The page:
C.S. Lewis’s Dangerous Idea: In Defense of the Argument from Reason, is a relatively short, but philosophically rigorous book. The fundamental burden of the book is to explicate Lewis’s argument found in his Miracles, sometime called the argument from reason, and defend it against some contemporary trends in philosophy. Reppert takes an almost deceptively simple argument against naturalism and reveals it as the powerful apologetic tool that it is.
Lewis’s fundamental claim is that rational inference cannot be explained in purely naturalistic terms, and because it is obvious that rational inference does occur, that is a reason to reject naturalism. The title of the book is a self-confessed spin-off of Dennett’s book, Darwin’s Dangerous Idea. The deliberate connection in the title juxtaposes Dennett’s contention about the fundamental realities of reasoning and Lewis’s. Dennett argued that the best way to build knowledge was through the use of “cranes” and not “skyhooks.” Cranes are ideas and theories built on previous, naturalistically achieved, theories. A skyhook is a derogatory term for theories explained in terms of the supernatural or non-natural, and which, as the title implies, have no real grounding. Lewis’s contention is that there is something fundamental about the way reason works that turns Dennett’s idea on its head.
The first obstacle Reppert works to overcome is what he calls a biographical objection. He notes that many of the objections to Lewis’s philosophy are attacks on Lewis the person and not on his ideas. As legend has it, this argument of Lewis’s was once attacked and (apparently) trounced at a meeting by Elizabeth Anscombe. As the legend goes, Lewis basically gave up his apologetic writings after this apparent embarrassment. But as Reppert details, Lewis not only replied to Anscombe’s objections in an updated version of Miracles, Anscombe openly admitted that the second version was much more rigorous and harder to critique.
This section of the book was helpful to me in that I think many people’s objection to Lewis as a serious philosopher are biographical and not technical. His reputation as a favorite of evangelicals and as the author of children’s books has colored the view of many. In all honesty, I don’t see the need for the seeming bifurcation between serious thinker, religious thinker, and popular author. I think we need more serious and rigorous thinkers, not less, writing popular books than we might have now.
After a helpful chapter on apologetic arguments in which Reppert classifies Lewis as a “critical rationalist,” the philosophical defense begins in ernest. The first objections he deals with are the original objections posited by Anscombe. She critiqued Lewis’s original formulation by arguing that non-rational reasons may give rise to rational inference (Lewis originally used the term “irrational”), and that paradigm cases of reasoning may serve as an example of good and bad rational inference. Later in the book, Reppert continues to defend the argument from reason against more contemporary objectors. He deals with critiques concerning the explanatory power of non-physical causes, and what he calls the inadequacy objection.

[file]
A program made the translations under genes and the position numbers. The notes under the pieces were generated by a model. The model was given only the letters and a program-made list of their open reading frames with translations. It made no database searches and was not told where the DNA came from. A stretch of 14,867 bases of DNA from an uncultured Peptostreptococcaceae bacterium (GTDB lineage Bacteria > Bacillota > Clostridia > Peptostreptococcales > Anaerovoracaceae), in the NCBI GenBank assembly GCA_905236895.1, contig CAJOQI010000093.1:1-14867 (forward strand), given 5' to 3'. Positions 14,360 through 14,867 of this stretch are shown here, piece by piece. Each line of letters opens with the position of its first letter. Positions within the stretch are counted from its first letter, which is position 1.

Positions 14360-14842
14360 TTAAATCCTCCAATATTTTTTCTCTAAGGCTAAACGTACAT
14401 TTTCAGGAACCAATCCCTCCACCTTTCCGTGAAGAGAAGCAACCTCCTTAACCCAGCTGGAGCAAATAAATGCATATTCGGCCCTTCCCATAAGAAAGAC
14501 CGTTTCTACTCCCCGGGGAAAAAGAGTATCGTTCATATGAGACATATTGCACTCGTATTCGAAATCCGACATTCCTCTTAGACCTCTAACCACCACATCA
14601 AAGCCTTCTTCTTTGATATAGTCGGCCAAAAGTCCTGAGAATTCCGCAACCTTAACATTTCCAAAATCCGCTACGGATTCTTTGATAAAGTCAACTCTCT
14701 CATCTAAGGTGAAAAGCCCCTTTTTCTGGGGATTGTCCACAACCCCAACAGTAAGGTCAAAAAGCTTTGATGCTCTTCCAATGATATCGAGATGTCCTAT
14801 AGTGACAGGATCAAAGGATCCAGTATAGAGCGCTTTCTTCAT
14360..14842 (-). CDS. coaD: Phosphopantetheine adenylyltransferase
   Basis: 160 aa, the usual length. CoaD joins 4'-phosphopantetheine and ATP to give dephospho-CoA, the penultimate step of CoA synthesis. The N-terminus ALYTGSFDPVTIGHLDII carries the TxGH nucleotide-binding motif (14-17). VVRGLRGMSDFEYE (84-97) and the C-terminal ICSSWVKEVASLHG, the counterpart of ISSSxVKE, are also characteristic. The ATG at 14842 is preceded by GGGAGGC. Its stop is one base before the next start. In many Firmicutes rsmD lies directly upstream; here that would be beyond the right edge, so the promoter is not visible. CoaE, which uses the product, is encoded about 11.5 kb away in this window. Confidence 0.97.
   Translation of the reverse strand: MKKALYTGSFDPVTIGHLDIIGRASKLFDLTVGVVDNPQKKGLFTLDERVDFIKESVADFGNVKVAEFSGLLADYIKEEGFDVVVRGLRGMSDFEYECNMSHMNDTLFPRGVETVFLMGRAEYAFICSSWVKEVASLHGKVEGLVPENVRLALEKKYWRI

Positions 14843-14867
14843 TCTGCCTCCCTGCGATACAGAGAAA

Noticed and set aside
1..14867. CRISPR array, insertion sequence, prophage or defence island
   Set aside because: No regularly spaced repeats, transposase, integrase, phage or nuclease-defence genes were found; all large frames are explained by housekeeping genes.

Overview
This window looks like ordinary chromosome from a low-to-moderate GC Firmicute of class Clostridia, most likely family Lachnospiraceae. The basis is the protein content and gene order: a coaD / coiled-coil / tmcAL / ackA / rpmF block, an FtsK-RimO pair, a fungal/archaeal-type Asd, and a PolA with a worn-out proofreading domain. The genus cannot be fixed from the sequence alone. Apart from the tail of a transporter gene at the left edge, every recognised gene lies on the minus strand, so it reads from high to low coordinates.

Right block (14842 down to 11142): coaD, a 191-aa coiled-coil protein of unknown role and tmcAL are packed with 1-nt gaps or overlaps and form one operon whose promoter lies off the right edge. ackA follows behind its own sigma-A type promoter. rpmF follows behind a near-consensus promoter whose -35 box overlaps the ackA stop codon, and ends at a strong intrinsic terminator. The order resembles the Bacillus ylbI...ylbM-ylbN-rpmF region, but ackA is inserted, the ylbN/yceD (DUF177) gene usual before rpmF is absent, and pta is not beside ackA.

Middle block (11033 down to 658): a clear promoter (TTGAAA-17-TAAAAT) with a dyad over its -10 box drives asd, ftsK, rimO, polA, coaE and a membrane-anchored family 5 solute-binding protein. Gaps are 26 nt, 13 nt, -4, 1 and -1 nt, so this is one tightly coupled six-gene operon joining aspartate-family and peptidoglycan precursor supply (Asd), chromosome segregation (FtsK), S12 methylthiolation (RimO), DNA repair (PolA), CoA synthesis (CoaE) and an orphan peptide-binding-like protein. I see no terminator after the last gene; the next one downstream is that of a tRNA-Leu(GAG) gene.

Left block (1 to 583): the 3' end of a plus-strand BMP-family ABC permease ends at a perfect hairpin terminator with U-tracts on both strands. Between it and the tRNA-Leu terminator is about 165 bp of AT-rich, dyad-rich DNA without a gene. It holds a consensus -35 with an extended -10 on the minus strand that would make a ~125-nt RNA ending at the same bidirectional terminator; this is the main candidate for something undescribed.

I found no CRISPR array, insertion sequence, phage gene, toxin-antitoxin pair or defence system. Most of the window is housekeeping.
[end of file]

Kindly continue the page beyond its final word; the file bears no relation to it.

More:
Essentially, the inadequacy objection is that when naturalistic/materialistic reasons are found for any explanatory gap, they are the best and most sufficient explanations for phenomena. So, non-physical explanations, by their very nature, fall short. This chapter, along with its specific intent, provides a solid philosophical look into an answer to the “god-of-the-gaps” objection to theism.
Theism, and all the science and philosophy surrounding it, is often rejected as a point of view that will naturally be discarded when a better, materialistic, explanation is discovered. So is the case in this book with rational inference. Lewis and Reppert argue that it cannot be explained by naturalism, and thus is a reason to reject it. Naturalists reply that the non-natural explanation is a stopgap measure that will simply fade away when science has caught up with itself: we used to explain thunder as God doing something or other in the heavens, and now we know differently. It is, so the argument goes, the same with rational inference.
But Reppert’s point is that the argument from reason is no “god-of-the-gaps” argument. Instead of being an argument simply from an ignorance of natural explanation, it is a positive argument about the only good philosophical explanation for rational inference. In other words, if the argument from reason holds, there is logically no naturalistic explanation for the exercise of reason.
This same point can be made in the case of Intelligent Design, and recent work in the area of testable models of nature that infer (or abduct, if “abduct” is a verb) the existence of an intelligence. The straw man argument against ID is the claim that it is a “god-of-the-gaps” point of view that will disappear with the next scientific advancement. But that misses the point entirely. The point is the same as Reppert’s-if the argument holds, naturalism will never explain our origins or our apparent design.
I would highly recommend this book with one simple caveat: be prepared to think. It was a more philosophically rigorous book than I expected. I refuse to call this caveat a warning: it is a challenge and an encouragement to think a bit more deeply about Lewis, about apologetics, and about how your mental faculties work.